How to write a Research framework

what is the difference between research process and research methodology, how to create a research framework, how to draw a research framework, how to construct a research framework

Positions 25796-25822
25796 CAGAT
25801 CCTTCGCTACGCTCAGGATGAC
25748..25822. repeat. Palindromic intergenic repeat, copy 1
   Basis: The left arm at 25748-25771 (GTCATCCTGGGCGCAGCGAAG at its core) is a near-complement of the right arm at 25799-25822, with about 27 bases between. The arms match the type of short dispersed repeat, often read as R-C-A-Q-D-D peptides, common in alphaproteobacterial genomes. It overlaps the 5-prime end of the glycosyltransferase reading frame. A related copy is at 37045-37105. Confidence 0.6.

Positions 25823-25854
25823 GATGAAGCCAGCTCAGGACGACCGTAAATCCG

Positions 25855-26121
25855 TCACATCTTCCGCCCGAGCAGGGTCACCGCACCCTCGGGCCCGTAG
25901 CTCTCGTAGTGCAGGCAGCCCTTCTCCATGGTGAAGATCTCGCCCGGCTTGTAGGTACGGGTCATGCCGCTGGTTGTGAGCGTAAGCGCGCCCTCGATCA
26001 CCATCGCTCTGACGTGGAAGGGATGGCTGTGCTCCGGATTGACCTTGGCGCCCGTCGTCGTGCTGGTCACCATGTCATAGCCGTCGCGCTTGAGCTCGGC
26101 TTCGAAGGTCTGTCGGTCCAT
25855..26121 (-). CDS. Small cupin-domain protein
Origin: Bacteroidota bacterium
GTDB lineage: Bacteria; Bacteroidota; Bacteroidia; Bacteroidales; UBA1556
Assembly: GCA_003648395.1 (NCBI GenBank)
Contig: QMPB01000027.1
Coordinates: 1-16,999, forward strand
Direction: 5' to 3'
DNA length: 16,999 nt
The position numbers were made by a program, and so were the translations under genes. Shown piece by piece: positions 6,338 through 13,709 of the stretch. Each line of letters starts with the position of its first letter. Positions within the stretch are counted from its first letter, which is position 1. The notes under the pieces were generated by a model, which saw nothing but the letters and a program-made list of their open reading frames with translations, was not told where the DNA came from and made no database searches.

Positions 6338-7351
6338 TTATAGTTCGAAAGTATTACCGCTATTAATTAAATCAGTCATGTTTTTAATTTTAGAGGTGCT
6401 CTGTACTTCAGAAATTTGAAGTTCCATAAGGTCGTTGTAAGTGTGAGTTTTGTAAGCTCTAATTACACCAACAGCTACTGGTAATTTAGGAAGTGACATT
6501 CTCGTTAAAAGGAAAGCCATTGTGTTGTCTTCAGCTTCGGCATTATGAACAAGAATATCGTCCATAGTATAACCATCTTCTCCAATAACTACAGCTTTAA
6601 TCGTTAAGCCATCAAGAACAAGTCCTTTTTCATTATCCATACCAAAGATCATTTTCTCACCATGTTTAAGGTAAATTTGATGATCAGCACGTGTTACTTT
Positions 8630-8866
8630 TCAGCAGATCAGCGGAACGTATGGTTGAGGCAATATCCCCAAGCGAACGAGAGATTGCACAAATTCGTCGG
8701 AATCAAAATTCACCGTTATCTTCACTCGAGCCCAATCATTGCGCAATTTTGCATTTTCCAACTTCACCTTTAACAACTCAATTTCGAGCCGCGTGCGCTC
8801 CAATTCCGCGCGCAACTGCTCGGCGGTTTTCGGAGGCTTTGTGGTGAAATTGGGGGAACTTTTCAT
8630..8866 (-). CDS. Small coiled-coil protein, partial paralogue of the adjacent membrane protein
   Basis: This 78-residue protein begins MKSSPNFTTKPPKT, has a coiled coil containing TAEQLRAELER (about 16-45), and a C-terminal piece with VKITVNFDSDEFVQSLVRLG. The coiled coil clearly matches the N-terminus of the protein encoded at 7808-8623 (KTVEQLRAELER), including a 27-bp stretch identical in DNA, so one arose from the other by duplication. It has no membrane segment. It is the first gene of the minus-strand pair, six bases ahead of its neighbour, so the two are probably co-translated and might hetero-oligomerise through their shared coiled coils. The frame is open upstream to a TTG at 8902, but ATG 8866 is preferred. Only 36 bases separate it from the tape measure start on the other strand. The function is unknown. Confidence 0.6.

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Chapter 10 Research10 So far, we’ve focused on concepts and components. Now we’re going to shift gears and explore the process and methods for creating information architectures. If it were just a matter of whipping up a few standard blueprints, our jobs would be easy. But as we’ve explained, information architecture doesn’t happen in a vacuum. The design of complex web sites requires an interdisciplinary team that involves graphic designers, software developers, content managers, usability engineers, and other experts. Effective collaboration requires agreement on a structured development process. Even for smaller projects, when teams are tiny and individuals fill multiple roles, tackling the right challenges at the right time is critical to success. The following chapters provide an overview of the process and the challenges you’ll encounter along the way. Our focus on the early stages of research, strategy, and design, rather than the later stages of implementation and administration, belies our consulting background. While the vast majority of our experiences have involved strategy and design for fast-paced information architecture projects, we are true believers in the importance of nailing the details in implementation and building sus- tainable information architecture programs. The dedicated in-house staff who pro- tect and perfect information architectures over the long haul are the unsung heroes of the field. 231Process Overview In the early days of web design, many companies employed a one-step process called “Code HTML.” Everyone wanted to jump right in and build the site. People had no patience for research or strategy. We remember one eager client asking us in the mid- dle of a planning session, “So when are we going to start the real work?” Fortu- nately, after several years of painful lessons, there’s a growing realization that designing web sites is hard work and requires a phased approach. Figure 10-1 illus- trates the process of information architecture. Project Research Strategy Design Implementation Administration Program Figure 10-1. The process of information architecture development The research phase begins with a review of existing background materials and meet- ings with the strategy team, aimed at gaining a high-level understanding of the goals and business context, the existing information architecture, the content, and the intended audiences. It then quickly moves into a series of studies, employing a vari- ety of methods to explore the information ecology. This research provides a contextual understanding that forms the foundation for development of an information architecture strategy. From a top-down perspective, this strategy defines the highest two or three levels of the site’s organization and navi- gation structures. From a bottom-up perspective, it suggests candidate document types and a rough metadata schema. This strategy provides a high-level framework for the information architecture, establishing a direction and scope that will guide the project through implementation. Design is where you shape a high-level strategy into an information architecture, cre- ating detailed blueprints, wireframes, and metadata schema that will be used by graphic designers, programmers, content authors, and the production team. This phase is typically where information architects do the most work, yet quantity can- not drive out quality. Poor design execution can ruin the best strategy. For an infor- mation architect, the meat is in the middle and the devil is in the details. Implementation is where your designs are put to the test as the site is built, tested, and launched. For the information architect, this phase involves organizing and tag- ging documents, testing and troubleshooting, and developing documentation and training programs to ensure that the information architecture can be maintained effectively over time. And last but not least comes administration, the continuous evaluation and 232 Chapter 10: Research improve- ment of the site’s information architecture. Administration includes the daily tasks of tagging new documents and weeding out old ones. It also requires monitoring site usage and user feedback, identifying opportunities to improve the site through major or minor redesigns. Effective administration can make a good site great. Admittedly, this is a simplified view of the process. Clear lines rarely exist between phases, and few projects begin with a clean slate. Budgets, schedules, and politics will inevitably force you off the path and into the woods. We don’t aim to provide a paint-by-numbers design guide. The real world is far too messy. Instead, we present a framework and some tools and methods that may be useful when applied selectively within your environment. Before we begin, we’ll offer a word of encouragement. Much of this work looks tedious and boring when taken out of context. Not all of us can get jazzed up about poring over search logs and analyzing content. But when you do this work in the real world, it can be surprisingly engaging. And when that magic light bulb turns on, revealing a pattern that suggests a solution, you’ll be glad you took the time to do it right. A Research Framework Good research means asking the right questions. And choosing the right questions requires a conceptual framework of the broader environment. We have found our faithful three-circle diagram shown in Figure 10-2 to be invalu- able in shaping a balanced approach to research. It helps us to decide where to shine the flashlight, and to understand what we see. Consequently, we have used this model to organize our exploration of the research process. Business goals, funding, politics, culture, technology, human resources Context Content Users Document/data types, Audiences, tasks, needs, content objects, metadata, information seeking behavior, volume, existing structure experience, vocabularies Figure 10-2. A balanced approach to research We begin with an overview of tools and methods for research (see Figure 10-3). Obviously, it won’t make sense or be possible to use every tool on every project. And, of course, you should absolutely seek out and try methods we haven’t covered. Our goal is to provide you with a map and a compass. The journey is left to you. A Research Framework 233 Background Presentations Stakeholder Technology Context research and meetings interviews assessment Metadata Heuristic Content Content and content Benchmarking evaluation mapping analysis Search log Use cases and Contextual User interviews Users and clickstream personas inquiry and user testing analysis Figure 10-3. Tools and methods for research Context For practical purposes, an investigation of the business context can be a good place to start. It’s critical to begin projects with a clear understanding of the goals and an appreciation of the political environment. Ignoring business realities is just as dan- gerous as ignoring users. A perfectly usable site that fails to support business goals won’t last long. The term “user-centered design” is valuable insofar as it moves the pendulum away from executive-centered design, but don’t let that pendulum swing too far. Of course, context isn’t just about politics. We also need to understand goals, budgets, schedules, technology infrastructure, human resources, and corporate culture. Legal issues can also be important, particularly in heavily regulated industries. All of these factors can and should influence the shape of the information architecture strategy. Getting Buy-In Research is not a one-way street. While conducting your investigation, it’s impor- tant to recognize the value of building awareness and support for your project. After all, you’re not a scientist studying rats. Your human subjects will have their own set of questions and concerns. For example: • Who are you and why are you asking me these questions? • What’s information architecture and why should I care? • What’s your methodology and how does it relate to my work? The way you answer these questions will influence the level of support you receive throughout the project. Since most large sites today depend upon interdepartmental collaboration and decentralized content ownership, it’s impossible to succeed with- out broad buy-in. For this reason, you’ll want to weave elements of presentation and persuasion throughout the research process. 234 Chapter 10: ResearchBackground Research When a project begins, an information architect’s head is filled with all sorts of good questions. • What are the short- and long-term goals? • What’s the business plan? What are the politics? • What’s the schedule and budget? • Who are the intended audiences? • Why will people come to the site? Why will they come back? • What types of tasks should users be able to perform? • How will content be created and managed? And by whom? • What’s the technical infrastructure? • What worked in the past? What didn’t? But just asking the right questions is not enough. You need to ask them of the right people in the right way at the right time. You must be very focused in how you use people’s time and realistic about who can answer which questions. Consequently, it’s good to begin with a review of background materials. Sometimes the best way to learn about the future is to dig into the past. Get your hands on any documents that relate to the site’s mission, vision, goals, intended audiences, and content. Also, try to find documents that provide a broader picture of the manage- ment structure and culture. Organization charts are really valuable if you’re an out- side consultant, particularly when working on intranets. They capture an important component of the users’ mental model of the organization and will help you deter- mine potential stakeholders and user groups for interviews and testing. A revealing exercise is to compare the vision that preceded the current web site with the actual site itself. In some cases, we’ve seen elaborate PowerPoint presentations, hundreds of pages long, that paint a tremendously ambitious picture of what the web site should be. And then we’ve looked to the Web and found a small, poorly designed site with limited functionality. This gap between vision and reality is a red flag, suggesting misunderstanding between the managers who produce the slides and the team who must build the site. Great visions are useless without the time, money, and expertise to implement them. In these cases, you’ll need to rein in expectations quickly. Introductory Presentations When you’re kicking off an information architecture project, it’s worth taking time for an introductory presentation. It’s good to get authors, software developers, graphic designers, marketing folks, and managers all on the same page in under- standing the following issues. Context 235 • What is information architecture and why is it important? • How will the information architecture relate to the other components of the site and to the organization itself? • What are the major milestones and deliverables? These presentations and the discussions they provoke can identify potential land- mines and foster productive relationships between teams. They are especially useful in building a common vocabulary that helps people communicate with one another more successfully. Research Meetings In the early 1990s, we held full-day marathon meetings with our clients’ web teams to learn as much as possible about mission, vision, audience, content, and infrastruc- ture, and to begin fleshing out a framework for the information architecture. In those days of small, centralized web design teams, one mammoth research meeting would often suffice. Today, the design and production of web sites is often more compli- cated, involving several teams drawn from different departments. This distributed reality may call for a series of targeted research meetings. Consider the following three meetings and their agendas. Strategy team meeting In many organizations today, there’s a centralized strategy team or working group that’s been tasked with management of the web or intranet effort. It’s this strategy team that sets the high-level goals, defining the mission, vision, intended audience, content, and functionality. This is the group that deals with the big balancing act between centralization and autonomy. Because of the need to establish trust and respect, face-to-face meetings with this team are essential. Only by having these meetings will you learn about the real goals of the project and the hidden landmines in your path. And only during face-to-face conversations will you reach a comfort level that allows both you and your col- leagues to ask the difficult but necessary questions. It’s important to keep these meetings small and informal. Five to seven people is ideal. If the group gets too large, political correctness takes over and people won’t talk. As far as the agenda goes, you’ll want to hit on some of the following questions: • What are the goals for this site? • Who are the intended audiences? • What is the planned content and functionality? • Who will be involved in this effort? • When do you need to show results? • What obstacles do you anticipate? 236 Chapter 10: Research However, the key in these meetings is to follow your nose. Be ready to dig deeper into the most interesting and important topics that come up. The worst thing you can do is rigidly stick to a formal agenda. Think of yourself as the facilitator, not the dictator. And don’t be afraid to let the discussion wander a bit. You’ll learn more, and everyone will have a more enjoyable meeting. Content management meeting The content owners and managers are the people you’ll want to engage in detailed discussions about the nature of the content and the content management process. These people typically have lots of hands-on experience and a perspective more informed by bottom-up realities. If you can establish a rapport, you might also learn a lot about the culture and politics of the organization as well. Questions for these folks include: • What are the formal and informal policies regarding content inclusion? • Is there a content management system that handles authoring and publishing? • Do those systems use controlled vocabularies and attributes to manage content? • How is content entered into the system? • What technology is being used? • What content does each owner handle? • What is the purpose of the content? What are the goals and vision behind this content area? • Who is the audience? • What is the format of the content? Is it dynamic or static? • Who maintains the content? • What future content or services are planned? • Where does content originate? How is it weeded? • What legal issues impact the content management process? Information technology meeting You should meet with the system administrators and software developers early on to learn about the existing and planned technical infrastructure that will support the web site or intranet. This provides a good opportunity to discuss the relationships between information architecture and technical infrastructure, as well as to build trust and respect. Remember, you depend on these folks to forge the connection between ideas and implementation. Questions include: • Will we be able to leverage content management software (CMS)? • How can we create a metadata registry to support distributed tagging? • Does the CMS handle automated categorization of documents? Context 237 • What about automated browsable index generation? • What about personalization? • How flexible is the search engine? • Will the search engine support integration of a thesaurus? • Can we get regular access to search logs and usage statistics? Unfortunately, the IT groups in many organizations are swamped with work and don’t have the time to support information architecture and usability efforts. It’s important to identify this problem early and develop a practical, realistic solution. Otherwise, your whole effort can stall when implementation time arrives. Stakeholder Interviews Interviews with opinion leaders or stakeholders are often one of the most valuable components of the business context research. These interviews with senior execu- tives and managers from a variety of departments and business units allow for broader participation in the process and bring new perspectives, ideas, and resources to the table. During these interviews, the information architect asks the opinion leaders open- ended questions about their assessment of the current information environment and their vision for the organization and its web site. It’s worth taking the time to explain your project to these folks—their political support may be more important in the long haul than the answers they give during the interview. Sample questions for an intranet project include: • What is your role in the organization? What does your team do? • In an optimal world, how would your company use the intranet to build com- petitive advantage? • In your opinion, what are the key challenges your company intranet faces? • What enterprise-wide initiatives are occurring that the intranet strategy team should know about? • Do you use the existing intranet? If not, why not? If so, what parts of the intra- net do you use? How often? • What incentives exist for departments and employees to share knowledge? • What are the critical success factors for the intranet? • How will these factors be measured? What’s the ROI? • What are the top three priorities for the intranet redesign? • If you could tell the intranet strategy team one thing, what would it be? • What question should we have asked that we didn’t? As with the strategy team meeting, these interviews should be informal discussions. Let the stakeholders tell you what’s on their minds. 238 Chapter 10: ResearchTechnology Assessment In our dream world, we would design our information architectures independent of technology, and then a team of system administrators and software developers would build the infrastructure and tools to support our vision. In the real world, this doesn’t happen very often. Usually, we must work with the tools and infrastructure already in place. This means that we need to assess the IT environment at the very beginning of a project so that our strategies and designs are grounded in reality. This is why it’s critical to talk with IT folks up front. You’ll want to understand what’s in place, what’s in process, and who’s available to help. Then you can per- form a gap analysis, identifying the disconnects between business goals, user needs, and the practical limitations of the existing technology infrastructure. You can then see if there are any commercially available tools that might help to close these gaps, and you can initiate a process to determine whether it’s practical to integrate them within the context of the current project. (We’ll discuss tools for information architects in more detail in Chapter 16.) Either way, it’s much better to come to terms with these IT issues early on. Content We define content broadly as “the stuff in your web site.” This may include docu- ments, data, applications, e-services, images, audio and video files, personal web pages, archived email messages, and more. And we include future stuff as well as present stuff. Users need to be able to find content before they can use it—findability precedes usability. And if you want to create findable objects, you must spend some time studying those objects. You’ll need to identify what distinguishes one object from another, and how document structure and metadata influence findability. You’ll want to balance this bottom-up research with a top-down look at the site’s existing information architecture. Heuristic Evaluation Many projects involve redesigning existing web sites rather than creating new ones. In such cases, you’re granted the opportunity to stand on the shoulders of those who came before you. Unfortunately, this opportunity is often missed because of peo- ple’s propensity to focus on faults and their desire to start with a clean slate. We reg- ularly hear our clients trashing their own web sites, explaining that the current site is a disaster and we shouldn’t waste our time looking at it. This is a classic case of throwing out the baby with the bathwater. Whenever possible, try to learn from the existing site and identify what’s worth keeping. One way to jump-start this process is to conduct a heuristic evaluation. Content 239 A heuristic evaluation is an expert critique that tests a web site against a formal or informal set of design guidelines. It’s usually best to have someone outside the orga- nization perform this critique, so this person is able to look with fresh eyes and be largely unburdened with political considerations. Ideally, the heuristic evaluation should occur before a review of background materials to avoid bias. At its simplest, a heuristic evaluation involves one expert reviewing a web site and identifying major problems and opportunities for improvement. This expert brings to the table an unwritten set of assumptions about what does and doesn’t work, drawing upon experiences with many projects in many organizations. This practice is similar to the physician’s model of diagnosis and prescription. If your child has a sore throat, the doctor will rarely consult a reference book or perform extensive medical tests. Based on the patient’s complaints, the visible symptoms, and the doctor’s knowledge of common ailments, the doctor will make an educated guess as to the problem and its solution. These guesses are not always right, but this single- expert model of heuristic evaluation often provides a good balance between cost and quality. At the more rigorous and expensive end of the spectrum, a heuristic evaluation can be a multi-expert review that tests a web site against a written list of principles and guidelines. This list may include such common-sense guidelines as: • The site should provide multiple ways to access the same information. • Indexes and sitemaps should be employed to supplement the taxonomy. • The navigation system should provide users with a sense of context. • The site should consistently use language appropriate for the audience. • Searching and browsing should be integrated and reinforce each other. Each expert reviews the site independently and makes notes on how it fares with respect to each of these criteria. The experts then compare notes, discuss differ- ences, and work toward a consensus. This reduces the likelihood that personal opin- ion will play too strong a role, and creates the opportunity to draw experts from different disciplines. For example, you might include an information architect, a usability engineer, and an interaction designer. Each will see very different problems and opportunities. This approach obviously costs more, so depending on the scope of your project, you’ll need to strike a balance in terms of number of experts and for- mality of the evaluation. For a good example of such a list, see Jakob Nielsen’s Ten Usability Heuristics (http://www.useit.com/papers/ heuristic/heuristic_list.html). 240 Chapter 10: ResearchContent Analysis Content analysis is a defining component of the bottom-up approach to information architecture, involving careful review of the documents and objects that actually exist. What’s in the site may not match the visions articulated by the strategy team and the opinion leaders. You’ll need to identify and address these gaps between top- down vision and bottom-up reality. Content analysis can take the shape of an informal survey or a detailed audit. Early in the research phase, a high-level content survey is a useful tool for learning about the scope and nature of content. Later in the process, a page-by-page content audit or inventory can produce a roadmap for migration to a content management system (CMS), or at least facilitate an organized approach to page-level authoring and design. Gathering content To begin, you’ll need to find, print, and analyze a representative sample of the site’s content. We suggest avoiding an overly scientific approach to sample definition. There’s no formula or software package that will guarantee success. Instead, you need to use some intuition and judgment, balancing the size of your sample against the time constraints of the project. We recommend the Noah’s Ark approach. Try to capture a couple of each type of animal. Our animals are things like white papers, annual reports, and online reim- bursement forms, but the difficult part is determining what constitutes a unique spe- cies. The following dimensions should help distinguish one beast from another and build toward a diverse and useful content sample: Format Aim for a broad mix of formats, such as textual documents, software applica- tions, video and audio files, and archived email messages. Try to include offline resources such as books, people, facilities, and organizations that are repre- sented by surrogate records within the site. Document type Capturing a diverse set of document types should be a top priority. Examples include product catalog records, marketing brochures, press releases, news arti- cles, annual reports, technical reports, white papers, forms, online calculators, presentations, spreadsheets, and the list goes on. Source Your sample should reflect the diverse sources of content. In a corporate web site or intranet, this will mirror the organization chart. You’ll want to make sure you’ve got samples from engineering, marketing, customer support, finance, human resources, sales, research, etc. This is not just useful—it’s also politically astute. If your site includes third-party content such as electronic journals or ASP services, grab those, too. Content 241Subject This is a tricky one, since you may not have a topical taxonomy for your site. You might look for a publicly available classification scheme or thesaurus for your industry. It’s a good exercise to represent a broad range of subjects or top- ics in your content sample, but don’t force it. Existing architecture Used together with these other dimensions, the existing structure of the site can be a great guide to diverse content types. Simply by following each of the major category links on the main page or in the global navigation bar, you can often reach a wide sample of content. However, keep in mind that you don’t want your analysis to be overly influenced by the old architecture. Consider what other dimensions might be useful for building a representative con- tent sample for your particular site. Possibilities include intended audience, docu- ment length, dynamism, language, and so on. As you’re balancing sample size against time and budget, consider the relative num- ber of members of each species. For example, if the site contains hundreds of techni- cal reports, you certainly want a couple of examples. But if you find a single white paper, it’s probably not worth including in your sample. On the other hand, you do need to factor in the importance of certain content types. There may not be many annual reports on your web site, but they can be content-rich and very important to investors. As always, your judgment is required. A final factor to consider is the law of diminishing returns. While you’re conducting content analysis, you’ll often reach a point where you feel you’re just not learning anything new. This may be a good signal to go with the sample you’ve got, or at least take a break. Content analysis is only useful insofar as it teaches you about the stuff in the site and provides insights about how to get users to that stuff. Don’t just go through the motions. It’s unproductive and incredibly boring. Analyzing content What are you looking for during content analysis? What can you hope to learn? One of the side benefits of content analysis is familiarity with the subject matter. This is particularly important for consultants who need to quickly become fluent in the lan- guage of their client. But the central purpose of content analysis is to provide data that’s critical to the development of a solid information architecture. It helps you reveal patterns and relationships within content and metadata that can be used to better structure, organize, and provide access to that content. That said, content analysis is quite unscientific. Our approach is to start with a short list of things to look for, and then allow the content to shape the process as you move forward. 242 Chapter 10: ResearchFor example, for each content object, you might begin by noting the following: Structural metadata Describe the information hierarchy of this object. Is there a title? Are there dis- crete sections or chunks of content? Might users want to independently access these chunks? Descriptive metadata Think of all the different ways you might describe this object. How about topic, audience, and format? There should be at least a dozen different ways to describe many of the objects you study. Now’s the time to get them all on the table. Administrative metadata Describe how this object relates to business context. Who created it? Who owns it? When was it created? When should it be removed? This short list will get you started. In some cases, the object will already have meta- data. Grab that, too. However, it’s important not to lock into a predefined set of metadata fields. You want to allow the content to speak to you, suggesting new fields you might not have considered. You’ll find it helpful to keep asking yourself these questions: • What is this object? • How can I describe this object? • What distinguishes this object from others? • How can I make this object findable? Moving beyond individual items, also look for patterns and relationships that emerge as you study many content objects. Are certain groupings of content becoming apparent? Are you seeing clear hierarchical relationships? Are you recognizing the potential for associative relationships, perhaps finding disparate items that are linked by a common business process? Because of the need to recognize patterns within the context of the full sample, con- tent analysis is by necessity an iterative process. It may be on the second or third pass over a particular document that the light bulb blinks on and you discover a truly innovative and useful solution. With the exception of true bottom-up geeks (and we use the term respectfully), most of us don’t find content analysis especially thrilling or addictive. However, experi- ence has proven that this careful, painstaking work can suggest new insights and pro- duce winning information architecture strategies. In particular, content analysis will help you in the design phase, when you begin fleshing out document types and meta- data schema. But it also provides valuable input into the broader design of organiza- tion, labeling, navigation, and searching systems. Content 243Content Mapping Heuristic evaluation provides a top-down understanding of a site’s organization and navigation structures, while content analysis provides a bottom-up understanding of its content objects. Now it’s time to bridge these two perspectives by developing one or more content maps. A content map is a visual representation of the existing information environment (see Figure 10-4). Content maps are typically high-level and conceptual in nature. They are a tool for understanding, rather than a concrete design deliverable. Customer Content sources Marketing Legal Support Content model Product Process Reference Contact System Content types Handling How To Content templates Steps Table Figure 10-4. A small slice of a content map Content maps vary widely. Some focus on content ownership and the publishing process. Some are used to visualize relationships between content categories. And others explore navigation pathways within content areas. The goal of creating a con- tent map is to help you and your colleagues wrap your minds around the structure, organization, and location of existing content, and ultimately to spark ideas about how to provide improved access. Benchmarking We use the term benchmark informally to indicate a point of reference from which to make comparative measurements or judgments. In this context, benchmarking involves the systematic identification, evaluation, and comparison of information architecture features of web sites and intranets. These comparisons can be quantitative or qualitative. We might evaluate the num- ber of seconds it takes a user to perform a task using competing web sites, or take 244 Chapter 10: Research notes about the most interesting features of each site. Comparisons can be made between different web sites (competitive benchmarking) or between different ver- sions of the same web site (before-and-after benchmarking). In both cases, we’ve found benchmarking to be a flexible and valuable tool. Competitive benchmarking Borrowing good ideas, whether they come from competitors, friends, enemies, or strangers, comes naturally to all of us. It’s part of our competitive advantage as human beings. If we were all left to our own devices to invent the wheel, most of us would still be walking to work. However, when we take these copycat shortcuts, we run the risk of borrowing bad ideas as well as good ones. This happens all the time in the web environment. Since the pioneering days of web site design, people have repeatedly mistaken large finan- cial outlays and strong marketing campaigns as signs of good information architec- ture. Careful benchmarking can catch this misdirected copycatting before it gets out of control. For example, when we worked with a major financial services firm, we ran up against the notion that Fidelity Investments’ long-standing position as a leader within the industry automatically conferred the gold standard upon its web site. In several cases, we proposed significant improvements to our client’s site but were blocked by the argument, “That’s not how Fidelity does it.” To be sure, Fidelity is a major force in the financial services industry, with a broad array of services and world-class marketing. However, in 1998, the information architecture of its web site was a mess. This was not a model worth following. To our client’s credit, they commissioned a formal benchmarking study, during which we evaluated and compared the features of several competing sites. During this study, Fidelity’s failings became obvious, and we were able to move forward without that particular set of false assumptions. The point here is that borrowing information architecture features from competitors is valuable, but it must be done carefully. Before-and-after benchmarking Benchmarking can also be applied to a single site over time to measure improve- ments. We can use it to answer such return-on-investment (ROI) questions as: • How much did the intranet redesign reduce our employees’ average time finding core documents? • Has the web site redesign improved our customers’ ability to find the products they need? • Which aspects of our redesign have had a negative impact on user efficiency or effectiveness? Content 245 Before-and-after benchmarking forces you to take the high-level goals expressed in your statement of mission and vision, and tie them to specific, measurable criteria. This forced clarification and detail-orientation will drive you toward a better infor- mation architecture design on the present project, in addition to providing a point of reference for evaluating success. Following are the advantages of before-and-after benchmarking, as well as those of competitive benchmarking: Benefits of before-and-after benchmarking • Identifies and prioritizes information architecture features in the existing site • Encourages transition from broad generalizations (e.g., “Our site’s navigation stinks”) to specific, actionable definitions • Creates a point of reference against which you can measure improvements Benefits of competitive benchmarking • Generates a laundry list of information architecture features, bringing lots of new ideas to table • Encourages transition from broad generalizations (e.g., “Amazon is a good model”) to specific, actionable definitions (“Amazon’s personalization feature works well for frequent visitors”) • Challenges embedded assumptions (e.g., “We should be like Fidelity”) and avoids copying the wrong features for the wrong reasons • Establishes current position with respect to competitors and creates a point of reference against which to measure speed of improvement Users They’re called users, respondents, visitors, actors, employees, customers, and more. They’re counted as clicks, impressions, advertising revenues, and sales. Whatever you call them and however you count them, they are the ultimate designers of the Web. Build a web site that confuses customers, and they’ll go elsewhere. Build an intranet that frustrates employees, and they won’t use it. This is the Internet’s fast-forward brand of evolution. Remember the original Path- finder web site from Time Warner? They spent millions of dollars on a flashy, graph- ical extravaganza. Users hated it. A complete redesign followed months after the original launch. This was an expensive and embarrassingly public lesson in the importance of user-sensitive design. So, we’ve established that users are powerful. They’re also complex and unpredict- able. You can’t blindly apply lessons learned by Amazon to the information architec- ture design of Pfizer.com. You’ve got to consider the unique nature of the site and of the user population. 246 Chapter 10: Research There are many ways to study user populations. Market-research firms run focus groups to study branding preferences. Political pollsters use telephone surveys to gauge the public’s feelings about candidates and issues. Usability firms conduct interviews to determine which icons and color schemes are most effective. Anthro- pologists observe people acting and interacting within their native environments to learn about their culture, behavior, and beliefs. No single approach can stand alone as the one right way to learn about users and their needs, priorities, mental models, and information-seeking behavior. This is a multidimensional puzzle—you’ve got to look at it from many different perspectives to get a good sense of the whole. It’s much better to conduct five interviews and five usability tests than to run one test ten times. Each approach is subject to the law of diminishing returns. As you consider integrating these user research methods into your design process, keep a couple of things in mind. First, observe the golden rule of discount usability engineering: any testing is better than no testing. Don’t let budgets or schedules become an excuse. Second, remember that users can be your most powerful allies. It’s easy for your colleagues and your boss to argue with you, but it’s difficult for them to argue with their customers and with real user behavior. User research is an extremely effective political tool. Usage Statistics Most projects today involve redesigning an existing site. In these cases, it makes sense to begin by looking at data that shows how people have been using the site and where they’ve been running into problems. Your site’s usage statistics are a reasonable place to start. Most statistics software packages, such as Google Analytics shown in Figure 10-5, provide the following reports: Page information The number of hits per day for each page in the site. This data will show which pages are most popular. By tracking page hits over time, you can observe trends and tie page popularity to events such as advertising campaigns or the redesign of site navigation. Visitor information Statistics products claim they can tell you who is using your site and where the users are coming from. In reality, they’ll tell you only the domains (e.g., aol.com, mitre.org) of those users’ Internet service providers, which is often of limited value. If you’d like to dig deeper, we recommend reading User and Task Analysis for Interface Design by Joann Hackos and Janice Redish (Wiley). And then, of course, there are all sorts of wonderful articles and books by usability guru Jakob Nielsen (http://useit.com). Users 247 Your stats software may provide additional views into the usage data, indicating the times and dates when people are visiting, the referring sites your users are coming from, and the types of browsers being used, as shown in Figure 10-5. Figure 10-5. Usage data presented by Google Analytics The path that users trace as they move through a web site is known as the clickstream. If you want a higher level of sophistication in your usage statistics, you can buy software that handles clickstream analysis. You can trace where a user comes from (originating site), the path he takes through your site, and where he goes next (destination site). Along the way, you can learn how long he spends on each page of your site. This creates a tremendously rich data stream that can be fascinat- ing to review, but difficult to act upon. What you really need to make clickstream data valuable is feedback from the user explaining why he came to the site, what he found, and why he left. Some companies use pop-up surveys to capture this informa- tion as users are leaving the web site. Search-Log Analysis A simpler and extremely valuable approach involves the tracking and analysis of que- ries entered into the search engine. By studying these queries, you can identify what users are looking for, and the words and phrases they are using. This is fantastic data when you’re developing controlled vocabularies. It’s also useful when prioritizing terms for a “Best Bets” strategy. (You’ll learn more about Best Bets in the MSWeb case study in Chapter 20.) 248 Chapter 10: Research At a basic level, search-log analysis will sensitize you to the way your users really search. Users generally enter one or two keywords, and you’re lucky if they spell them right. Looking at search logs provides a valuable education for information architects who are fresh out of school and all steamed up about the power of Bool- ean operators and parenthetical nesting. You can achieve the same effect using a live search display such as Metacrawler’s metaspy, which shows the terms that real peo- ple are using to search right now (see Figure 10-6). Figure 10-6. A public search voyeur service But with your own site’s search logs, you can learn much more. At a bare minimum, you should be able to get a monthly report that shows how many times users searched on particular terms during that month, as shown here: 54 e-victor 53 keywords:"e-victor" 41 travel 41 keywords:"travel" 37 keywords:"jupiter" 37 jupiter31 esp See http://searchenginewatch.com/facts/searches.html for more on live search displays. Users 24930 keywords:"esp" 28 keywords:"evictor" 28 evictor 28 keywords:"people finder" 28 people finder 27 fleet 27 keywords:"fleet" 27 payroll 26 eer 26 keywords:"eer" 26 keywords:"payroll" 26 digital badge 25 keywords:"digital badge" But hopefully, you can work with your IT group to buy or build a more sophisti- cated query-analysis tool that allows you to filter by date, time, and IP address. Figure 10-7 shows a good example of such a tool. This tool can help you answer the following questions: • Which popular queries are retrieving zero results? • Are these zero-hit users entering the wrong keywords, or are they looking for stuff that doesn’t exist on your site? • Which popular queries are retrieving hundreds of results? • What are these hundred-hit users actually looking for? • Which queries are becoming more popular? Less? Based on the answers, you can take immediate and concrete steps to fix problems and improve information retrieval. You might add preferred and variant terms to your controlled vocabulary, change navigation labels on major pages throughout the site, improve search tips, or edit content on the site. Note that smart marketing groups are also getting interested in search logs as a valuable source of information about customer needs. Customer-Support Data In addition to reviewing web site statistics, it’s worth looking to the customer- or technical-support departments to see if they’ve been capturing and analyzing the problems, questions, and feedback from the customers of your web site or intranet. Help-desk operators, call-center representatives, librarians, and administrative assis- tants can also be rich sources of information; in many large corporations, these are the people to whom customers or employees turn for answers. That means they are the people who know the questions. 250 Chapter 10: Research